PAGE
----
Here's a Christmas cookie recipe that's been a favorite since my Aunt Judy shared it with me several years ago. It's been a popular holiday recipe in their family for years, something I missed out on growing up 3000 miles away. But now we're on the same coast, and I'm slowly learning her baking secrets. I'd never tasted mincemeat before, and honestly wasn't sure what it was until I went looking to make this recipe. Meat? In a cookie? Come to find out there's types of mincemeat made with apples. Pippins, to be exact.
Christmas Mincemeat Bars
1.5 cups brown sugar (packed)
2 tbsp. molasses
1 tbsp. soft butter
1 tsp. vanilla
2 cups all purpose flour
1/2 tsp salt
1/2 tsp baking soda
1 tsp each cinnamon and cloves
3 tbsp hot water
1/4 cup almonds, slivered or sliced
1/4 cup seedless raisins
1 pkg (9 oz.) mincemeant* broken up with fork
1.5 cups sifted confectioners sugar
2 or 3 tbsp hot milk
1/2 tsp each vanilla and almond flavoring
* If using mincemeat in a jar (as I do), rather than a package, eliminate use of hot water. Sufficient moisture in mincemeat in jar.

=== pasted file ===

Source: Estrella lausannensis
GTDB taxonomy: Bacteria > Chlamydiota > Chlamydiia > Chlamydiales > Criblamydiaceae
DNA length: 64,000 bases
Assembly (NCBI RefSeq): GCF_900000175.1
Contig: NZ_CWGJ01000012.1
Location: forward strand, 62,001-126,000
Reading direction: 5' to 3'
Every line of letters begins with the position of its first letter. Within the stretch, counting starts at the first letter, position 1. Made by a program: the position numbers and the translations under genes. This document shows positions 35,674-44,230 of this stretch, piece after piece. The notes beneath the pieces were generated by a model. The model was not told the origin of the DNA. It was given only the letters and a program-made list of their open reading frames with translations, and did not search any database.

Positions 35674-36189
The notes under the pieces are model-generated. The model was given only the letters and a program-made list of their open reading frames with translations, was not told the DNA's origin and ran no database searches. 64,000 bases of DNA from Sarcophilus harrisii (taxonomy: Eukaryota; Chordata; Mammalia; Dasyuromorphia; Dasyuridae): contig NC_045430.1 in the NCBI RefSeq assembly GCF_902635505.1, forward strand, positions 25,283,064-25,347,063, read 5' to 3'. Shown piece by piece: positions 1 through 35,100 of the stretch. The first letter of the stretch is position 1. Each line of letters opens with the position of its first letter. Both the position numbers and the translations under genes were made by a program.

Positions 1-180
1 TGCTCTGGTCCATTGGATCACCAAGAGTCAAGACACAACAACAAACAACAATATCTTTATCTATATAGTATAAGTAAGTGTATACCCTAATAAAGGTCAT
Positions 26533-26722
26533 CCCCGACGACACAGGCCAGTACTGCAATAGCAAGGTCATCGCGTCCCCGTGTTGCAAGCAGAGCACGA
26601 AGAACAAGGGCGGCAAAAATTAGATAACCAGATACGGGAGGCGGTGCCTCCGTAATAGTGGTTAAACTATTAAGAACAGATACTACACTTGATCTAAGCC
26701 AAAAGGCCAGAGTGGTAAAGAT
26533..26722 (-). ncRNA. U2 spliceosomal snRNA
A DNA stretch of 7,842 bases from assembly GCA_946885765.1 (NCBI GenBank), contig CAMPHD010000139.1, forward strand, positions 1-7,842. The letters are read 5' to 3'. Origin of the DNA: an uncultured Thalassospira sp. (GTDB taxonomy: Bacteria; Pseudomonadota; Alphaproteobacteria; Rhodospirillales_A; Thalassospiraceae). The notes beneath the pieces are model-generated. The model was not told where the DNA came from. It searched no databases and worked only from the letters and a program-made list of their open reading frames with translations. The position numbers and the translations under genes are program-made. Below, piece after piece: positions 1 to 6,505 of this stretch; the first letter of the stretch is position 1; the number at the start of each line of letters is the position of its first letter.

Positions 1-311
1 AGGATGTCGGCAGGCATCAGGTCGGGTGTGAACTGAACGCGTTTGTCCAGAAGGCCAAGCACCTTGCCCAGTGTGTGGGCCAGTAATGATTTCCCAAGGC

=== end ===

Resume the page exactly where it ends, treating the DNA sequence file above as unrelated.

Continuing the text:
Heat oven to 400 degrees. Grease one jelly roll pan (1 x 11 x 15). Mix brown sugar, eggs, molasses, butter and vanilla. Measure flour by dip-level-pour method or by sifting. Blend flour, salt, soda and spices; stir into sugar/egg mixture. Mix in hot water (unless using mincemeat from a jar). Stir in almonds, raisins and mincemeat.
Spread thin in greased pan. Dough puffs and fills in any holes as it bakes. Bake 12-15 minutes. Spread immediately with mixture of confectioners sugar, milk and flavorings. Cut into squares or diamonds (shown).
Makes 6 dozen 2 x 1.5 bars. Cool 10 minutes before cutting.
As this treatise is calculated for the improvement of the rising generation of Females in America, the Lady of fashion and fortune will not be displeased, if many hints are suggested for the more general and universal knowledge of those females in this country, who by loss of their parents, or other unfortunate circumstances, are reduced to the necessity of going into families in the line of domestics, or taking refuge with their friends or relations, and doing those things which are really essential to the perfecting of them as good wives, and useful members of society.
~ Amelia Simmons, American Cookery, 1796